Three golden hours could save your life

PUBLISHED : Tuesday, 08 November, 2011, 12:00am
UPDATED : Tuesday, 08 November, 2011, 12:00am


Two years ago, Mr Mak had a stroke while dining at a Chinese restaurant. The 70-year-old's right arm and leg suddenly went numb, and he found it difficult to speak. His family rushed him to hospital.

Two hours and 50 minutes after the attack, he was injected with a blood clot dissolving agent that helped remove the blockage in one of the arteries on the left side of his brain. He recovered the next day and did not suffer any serious complications.

Mak is one of the few lucky stroke victims for whom prompt treatment averted devastating complications such as damaged brain cells, disability and even death.

Doctors say only 10 per cent of stroke victims receive treatment within three hours of an attack. Prompt treatment can reduce the risk of disability and death by 50 per cent. The failure of the majority to do so results from a lack of knowledge of stroke symptoms, says Dr Yannie Soo Oi-yan, a specialist in neurology at Prince of Wales Hospital.

To raise awareness of strokes and the importance of prompt treatment, a group of doctors and academics set up the Hong Kong Stroke Fund just over a week ago.

'Less than 3 per cent of the stroke patients in our hospital get treatment within the three golden hours,' Soo says.

'Showing only slight symptoms, patients are not sure whether they should go to the hospital, where they may have to wait for hours.

'Chinese are also conservative and reluctant to seek medical treatment. Some elderly people want to wait for their children to see them before they make a decision.'

Such dithering over seeking treatment can be deadly, says Dr Dawson Fong To-sang, a neurosurgeon and fund president.

He cites worrying statistics: stroke is the fourth leading cause of death in Hong Kong. Every year, 18,000 people suffer strokes, resulting in 3,500 deaths.

An estimated one in six Hongkongers - nearly 1.2 million - will suffer from a stroke at least once.

'The figure is staggering,' Fong says.

Equally worrying are the statistics that show Hongkongers' poor knowledge of the disease.

In a recent survey done by the Stroke Fund in collaboration with Polytechnic University, 91 per cent of 525 respondents aged above 18 could not identify all the symptoms of stroke.

These include severe headache, numbness and lack of strength in limbs, lopsided facial expressions and difficulty in speaking.

More than 70 per cent did not know all the risk factors for stroke, which are high blood pressure, high cholesterol, drinking, smoking and diabetes.

Stroke is an acute cerebrovascular disease that affects blood supply to the brain owing to the blockage or rupture of the brain's blood vessels.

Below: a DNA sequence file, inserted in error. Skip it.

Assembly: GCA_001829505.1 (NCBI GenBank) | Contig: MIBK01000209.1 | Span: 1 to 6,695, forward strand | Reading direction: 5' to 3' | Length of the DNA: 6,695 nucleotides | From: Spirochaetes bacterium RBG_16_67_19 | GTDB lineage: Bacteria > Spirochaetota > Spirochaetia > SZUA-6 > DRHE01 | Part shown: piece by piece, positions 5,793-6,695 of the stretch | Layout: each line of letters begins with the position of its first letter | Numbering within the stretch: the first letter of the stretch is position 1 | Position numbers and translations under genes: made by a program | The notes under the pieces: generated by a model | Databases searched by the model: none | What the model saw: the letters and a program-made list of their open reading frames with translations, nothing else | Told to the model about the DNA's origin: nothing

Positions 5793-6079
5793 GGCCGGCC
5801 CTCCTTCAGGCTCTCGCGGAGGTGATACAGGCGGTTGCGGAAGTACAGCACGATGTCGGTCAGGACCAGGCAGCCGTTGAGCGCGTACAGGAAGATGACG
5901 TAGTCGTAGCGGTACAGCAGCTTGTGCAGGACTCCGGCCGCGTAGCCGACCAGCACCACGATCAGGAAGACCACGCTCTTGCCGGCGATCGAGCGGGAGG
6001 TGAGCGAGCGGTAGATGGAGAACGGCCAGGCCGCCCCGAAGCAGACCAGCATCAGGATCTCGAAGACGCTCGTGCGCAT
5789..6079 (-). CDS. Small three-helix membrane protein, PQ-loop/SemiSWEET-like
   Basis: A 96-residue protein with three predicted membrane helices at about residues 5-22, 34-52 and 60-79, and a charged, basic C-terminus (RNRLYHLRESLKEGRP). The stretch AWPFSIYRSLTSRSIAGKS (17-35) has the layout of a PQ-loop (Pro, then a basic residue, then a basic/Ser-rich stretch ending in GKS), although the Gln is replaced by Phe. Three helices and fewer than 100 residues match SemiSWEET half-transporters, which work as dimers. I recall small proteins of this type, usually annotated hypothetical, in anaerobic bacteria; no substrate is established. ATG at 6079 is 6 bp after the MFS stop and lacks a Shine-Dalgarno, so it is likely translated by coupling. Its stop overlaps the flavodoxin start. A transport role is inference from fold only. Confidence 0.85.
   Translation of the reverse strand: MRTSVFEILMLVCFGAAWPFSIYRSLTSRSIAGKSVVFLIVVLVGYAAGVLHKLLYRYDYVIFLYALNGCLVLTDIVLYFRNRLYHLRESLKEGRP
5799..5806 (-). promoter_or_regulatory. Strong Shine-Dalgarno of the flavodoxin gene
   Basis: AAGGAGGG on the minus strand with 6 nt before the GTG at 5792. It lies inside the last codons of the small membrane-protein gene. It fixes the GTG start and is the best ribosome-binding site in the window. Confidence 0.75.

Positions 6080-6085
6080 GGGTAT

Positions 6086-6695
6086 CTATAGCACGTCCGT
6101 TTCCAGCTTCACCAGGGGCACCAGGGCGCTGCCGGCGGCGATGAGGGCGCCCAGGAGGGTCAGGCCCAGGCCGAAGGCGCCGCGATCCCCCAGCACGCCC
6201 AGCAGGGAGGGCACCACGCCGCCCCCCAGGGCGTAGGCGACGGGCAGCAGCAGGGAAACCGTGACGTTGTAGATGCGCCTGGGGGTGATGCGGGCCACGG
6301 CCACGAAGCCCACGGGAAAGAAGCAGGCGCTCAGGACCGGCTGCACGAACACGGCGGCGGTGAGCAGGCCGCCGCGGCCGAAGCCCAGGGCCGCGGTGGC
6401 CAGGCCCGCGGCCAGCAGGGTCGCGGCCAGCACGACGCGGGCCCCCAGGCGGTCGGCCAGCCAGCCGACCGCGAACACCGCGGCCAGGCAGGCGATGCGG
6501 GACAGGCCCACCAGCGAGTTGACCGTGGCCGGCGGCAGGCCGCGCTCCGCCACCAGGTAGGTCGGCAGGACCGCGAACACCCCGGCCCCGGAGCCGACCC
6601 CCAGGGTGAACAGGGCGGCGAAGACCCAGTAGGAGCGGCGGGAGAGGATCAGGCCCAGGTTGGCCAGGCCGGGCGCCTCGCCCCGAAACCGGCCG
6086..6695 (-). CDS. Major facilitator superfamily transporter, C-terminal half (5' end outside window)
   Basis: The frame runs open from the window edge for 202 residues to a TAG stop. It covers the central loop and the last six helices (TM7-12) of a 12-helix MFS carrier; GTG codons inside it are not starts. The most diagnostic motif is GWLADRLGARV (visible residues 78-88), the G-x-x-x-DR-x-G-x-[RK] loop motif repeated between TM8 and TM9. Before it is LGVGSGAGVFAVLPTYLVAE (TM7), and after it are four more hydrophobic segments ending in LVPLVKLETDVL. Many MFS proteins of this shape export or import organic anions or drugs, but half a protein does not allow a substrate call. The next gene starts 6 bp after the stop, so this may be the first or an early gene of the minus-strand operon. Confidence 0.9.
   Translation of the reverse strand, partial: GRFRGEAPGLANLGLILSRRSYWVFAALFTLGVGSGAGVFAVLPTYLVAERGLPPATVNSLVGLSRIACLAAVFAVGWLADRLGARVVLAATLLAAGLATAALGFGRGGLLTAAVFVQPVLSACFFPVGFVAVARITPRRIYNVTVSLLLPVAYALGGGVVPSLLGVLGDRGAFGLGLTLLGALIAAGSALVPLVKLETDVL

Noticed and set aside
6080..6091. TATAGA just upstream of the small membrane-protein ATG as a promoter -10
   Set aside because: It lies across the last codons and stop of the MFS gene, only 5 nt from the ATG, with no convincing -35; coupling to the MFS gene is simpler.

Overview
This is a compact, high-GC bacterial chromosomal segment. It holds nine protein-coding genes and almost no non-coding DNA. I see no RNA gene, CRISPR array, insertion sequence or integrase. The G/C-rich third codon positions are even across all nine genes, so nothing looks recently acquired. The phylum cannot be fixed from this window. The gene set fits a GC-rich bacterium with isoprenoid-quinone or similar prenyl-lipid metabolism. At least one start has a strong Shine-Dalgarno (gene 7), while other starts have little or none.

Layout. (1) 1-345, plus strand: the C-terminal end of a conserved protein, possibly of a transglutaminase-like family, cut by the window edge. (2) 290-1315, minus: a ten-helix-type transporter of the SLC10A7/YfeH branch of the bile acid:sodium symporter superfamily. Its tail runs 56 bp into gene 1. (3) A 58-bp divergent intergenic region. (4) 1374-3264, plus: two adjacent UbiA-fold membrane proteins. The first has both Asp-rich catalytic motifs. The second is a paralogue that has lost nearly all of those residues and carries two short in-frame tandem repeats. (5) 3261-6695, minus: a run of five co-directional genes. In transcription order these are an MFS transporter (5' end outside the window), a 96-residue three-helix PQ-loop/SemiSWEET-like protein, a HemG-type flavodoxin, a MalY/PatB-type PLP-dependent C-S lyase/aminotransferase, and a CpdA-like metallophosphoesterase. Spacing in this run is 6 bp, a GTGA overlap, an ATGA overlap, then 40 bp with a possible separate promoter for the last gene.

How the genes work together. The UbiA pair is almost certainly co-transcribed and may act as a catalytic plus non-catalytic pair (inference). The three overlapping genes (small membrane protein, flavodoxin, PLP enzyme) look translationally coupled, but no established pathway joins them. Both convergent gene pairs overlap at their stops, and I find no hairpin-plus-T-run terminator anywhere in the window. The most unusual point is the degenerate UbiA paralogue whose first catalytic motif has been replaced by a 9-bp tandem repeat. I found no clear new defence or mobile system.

But only 73 per cent of respondents knew this, with 19 per cent mistaking it for heart disease, and others thinking it was a disease of the limbs or even a psychiatric illness.

Eighty per cent of the victims suffer an ischaemic or acute stroke, caused by a clot in one of the brain's blood vessels, Fong says.

The remainder suffer a haemorrhagic stroke, which is caused by the rupture of a vessel.

Acute stroke victims need treatment within the 'three golden hours' - the intravenous injection of a blood clot dissolving agent like the one Mak received.

Failure to obtain such treatment can result in severe damage to the brain cells, as the blocked vessel is unable to transport blood and nutrients to the brain.

'In such cases, acute stroke can become haemorrhagic, which needs surgery and [has a death rate of 30 to 50 per cent],' Fong says.

He says severe complications of stroke include paralysis and impairment of memory and cognition. Some 30 to 40 per cent of victims lose the ability to take care of themselves, while 20 to 25 per cent of stroke patients die within a year after the attack.

Knowing the symptoms of stroke and reacting quickly can help avoid these complications.

Neurologist Dr Huang Chenya, vice-president of the Stroke Fund, says people should be aware of even minor symptoms, such as severe headaches.

'While some patients will have severe symptoms, like being unable to move the legs or loss of consciousness, some show only minor symptoms, such as slightly slurred speech, at the outset,' he says. 'Those with minor symptoms may fail to respond quickly and suffer dire consequences.'

Fong says given Hong Kong's small size, patients should be able to get hospital treatment promptly.

'Hong Kong is not like Australia, where you have to drive for two hours [to get to a hospital],' he says.

He relates the example of a doctor who had a headache during a banquet. Instead of taking immediate action, the doctor decided to finish dancing.

The doctor later collapsed while driving and lapsed into a coma. He was eventually diagnosed as having had a stroke.

'It's like a scenario where the water pipes burst in your house,' Fong says. 'Delayed action means all the carpets and furniture are destroyed.'


- Estimated number (millions) of Hongkongers who will suffer a stroke at least once in their lives